Lego are one of the most well-known brands of toy manufacturers. The company was founded in the early thirties in Denmark by Ole Kirk Christiansen. The first toys he made were wooden, but as the company became more successful, and to keep up with other toy manufacturers, the toys were soon made in plastic. The 1940s were when the first blocks were designed, originally known as Automatic Binding Blocks, and in 1949 the first set went onto the market. The blocks were designed so that they would snap together, but easily be pulled apart. The design took off, despite the fact that many customers preferred wooden designs. But still, the original block was not versatile enough. By 1958, a new design had been patented, which is the one that is still in use today.
Lego has gone from strength to strength, creating and manufacturing hundreds of kits and designs for children (and adults) to build. Despite the variety of designs, the blocks are universal, meaning that no matter which kit you have, all the blocks will fit together. A set from twenty years ago can be mixed with a set bought today.
Lego kits are made for both boys and girls. There is a popular Harry Potter range, as well as pirate ships, space ships, houses and farmyards to build. Lego have also branched out into other areas of toys. Most recently in 2009, they started manufacturing their own brand of board games, where the board is made from Lego brick, the dice is a Lego cube, and the Lego men are used as players. Games include Monster 4, Wild Wool, and Minotaurus. There are also Lego books and comics, and video games available.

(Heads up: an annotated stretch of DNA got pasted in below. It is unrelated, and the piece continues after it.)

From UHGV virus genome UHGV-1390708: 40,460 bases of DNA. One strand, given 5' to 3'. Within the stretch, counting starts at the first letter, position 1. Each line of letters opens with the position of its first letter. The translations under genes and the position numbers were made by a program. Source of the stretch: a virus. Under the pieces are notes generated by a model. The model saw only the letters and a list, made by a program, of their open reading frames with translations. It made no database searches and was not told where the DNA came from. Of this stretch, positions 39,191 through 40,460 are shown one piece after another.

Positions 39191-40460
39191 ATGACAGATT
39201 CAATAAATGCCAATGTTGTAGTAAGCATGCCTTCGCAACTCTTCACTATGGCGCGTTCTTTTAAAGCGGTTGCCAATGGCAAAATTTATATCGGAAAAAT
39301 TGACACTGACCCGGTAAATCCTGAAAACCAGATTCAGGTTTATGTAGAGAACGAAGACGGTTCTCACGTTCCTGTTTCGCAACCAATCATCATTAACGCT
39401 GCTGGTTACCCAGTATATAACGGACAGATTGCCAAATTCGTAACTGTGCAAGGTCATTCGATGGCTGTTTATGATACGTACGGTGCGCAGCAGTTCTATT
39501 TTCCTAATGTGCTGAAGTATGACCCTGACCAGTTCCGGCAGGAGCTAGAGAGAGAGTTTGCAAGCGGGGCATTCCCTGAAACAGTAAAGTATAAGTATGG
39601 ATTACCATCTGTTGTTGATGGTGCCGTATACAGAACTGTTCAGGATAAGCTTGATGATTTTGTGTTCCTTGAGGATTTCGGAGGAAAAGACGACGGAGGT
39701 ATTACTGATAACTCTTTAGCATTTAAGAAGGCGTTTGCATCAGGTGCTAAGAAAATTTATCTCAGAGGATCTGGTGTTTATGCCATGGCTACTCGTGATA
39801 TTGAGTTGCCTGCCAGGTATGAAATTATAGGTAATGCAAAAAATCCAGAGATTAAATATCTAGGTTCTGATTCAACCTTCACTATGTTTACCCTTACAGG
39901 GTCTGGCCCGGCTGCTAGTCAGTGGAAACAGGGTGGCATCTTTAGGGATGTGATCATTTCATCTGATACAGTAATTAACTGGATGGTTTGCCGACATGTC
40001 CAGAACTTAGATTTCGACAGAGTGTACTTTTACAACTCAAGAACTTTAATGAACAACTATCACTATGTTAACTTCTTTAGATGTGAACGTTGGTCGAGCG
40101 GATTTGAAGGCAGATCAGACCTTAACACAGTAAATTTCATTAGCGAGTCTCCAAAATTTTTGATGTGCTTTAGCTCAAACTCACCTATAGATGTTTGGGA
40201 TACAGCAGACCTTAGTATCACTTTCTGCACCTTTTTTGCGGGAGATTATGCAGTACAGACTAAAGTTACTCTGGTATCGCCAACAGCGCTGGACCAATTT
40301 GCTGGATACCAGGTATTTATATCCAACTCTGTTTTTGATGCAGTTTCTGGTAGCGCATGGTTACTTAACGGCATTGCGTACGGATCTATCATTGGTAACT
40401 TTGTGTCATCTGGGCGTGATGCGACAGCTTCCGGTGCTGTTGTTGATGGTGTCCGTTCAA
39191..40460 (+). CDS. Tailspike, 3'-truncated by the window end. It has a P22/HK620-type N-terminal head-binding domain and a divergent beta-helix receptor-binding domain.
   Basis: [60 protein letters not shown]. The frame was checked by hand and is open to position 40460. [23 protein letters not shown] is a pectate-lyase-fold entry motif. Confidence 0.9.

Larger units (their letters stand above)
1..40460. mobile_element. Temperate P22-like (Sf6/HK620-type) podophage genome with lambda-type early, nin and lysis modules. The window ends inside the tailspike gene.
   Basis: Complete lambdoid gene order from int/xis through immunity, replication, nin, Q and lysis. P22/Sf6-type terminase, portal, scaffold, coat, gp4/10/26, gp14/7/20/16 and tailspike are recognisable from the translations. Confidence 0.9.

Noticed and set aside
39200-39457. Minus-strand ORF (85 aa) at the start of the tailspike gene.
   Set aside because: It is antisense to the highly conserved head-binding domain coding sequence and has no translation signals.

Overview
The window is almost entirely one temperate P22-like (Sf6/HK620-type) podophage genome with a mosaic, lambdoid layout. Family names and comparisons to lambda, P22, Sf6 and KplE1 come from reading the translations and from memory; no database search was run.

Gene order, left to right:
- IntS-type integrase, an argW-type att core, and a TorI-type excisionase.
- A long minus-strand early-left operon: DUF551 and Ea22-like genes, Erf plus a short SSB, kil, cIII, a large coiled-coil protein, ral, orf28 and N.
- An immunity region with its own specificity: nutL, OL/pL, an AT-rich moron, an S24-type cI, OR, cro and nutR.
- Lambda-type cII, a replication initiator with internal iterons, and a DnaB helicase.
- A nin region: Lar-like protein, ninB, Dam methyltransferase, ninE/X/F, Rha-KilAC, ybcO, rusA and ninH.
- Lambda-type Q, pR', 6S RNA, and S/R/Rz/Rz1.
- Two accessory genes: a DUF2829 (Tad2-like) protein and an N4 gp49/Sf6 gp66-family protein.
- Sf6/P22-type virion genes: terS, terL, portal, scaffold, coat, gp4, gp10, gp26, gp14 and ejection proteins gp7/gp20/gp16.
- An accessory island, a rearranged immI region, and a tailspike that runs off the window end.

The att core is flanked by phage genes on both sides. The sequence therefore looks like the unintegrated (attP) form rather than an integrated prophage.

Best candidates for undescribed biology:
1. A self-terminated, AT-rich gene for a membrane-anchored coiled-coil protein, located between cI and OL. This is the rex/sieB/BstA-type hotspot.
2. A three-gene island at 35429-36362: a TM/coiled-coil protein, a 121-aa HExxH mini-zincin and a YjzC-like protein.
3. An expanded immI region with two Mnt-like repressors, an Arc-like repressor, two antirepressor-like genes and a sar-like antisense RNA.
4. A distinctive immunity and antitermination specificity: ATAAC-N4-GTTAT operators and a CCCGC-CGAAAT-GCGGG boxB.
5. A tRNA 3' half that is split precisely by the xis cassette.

The original motto for the company was ‘only the best is good enough’, and this still rings true of the company today. They stand for good quality. Despite this, there have still been a number of product recalls over the years.
However, Lego are keen to inform all customers of any problems with their product. On their website you can find all product recalls in every country they manufacture. The only product recall in the UK at present is the Power Functions Speed Remote Control. This is because of a thermal burn risk, as the batteries in the remote tend to overheat.
The Lego bricks come in a number of sets and colours, from small, cheap kits, to much larger grand designs that cost in excess of a few hundred pounds. The idea is that the bricks come in the kit unmade. You child can then construct whatever design you have bought, which might be buildings or cars. Some kits even include motors and robotics, so that the final construction moves in some way. Once completed, it can be taken apart and constructed again. Although the small parts make Lego unsuitable for very small children, older kids will be playing with their kits for years to come, even into adulthood, so it’s worth the investment.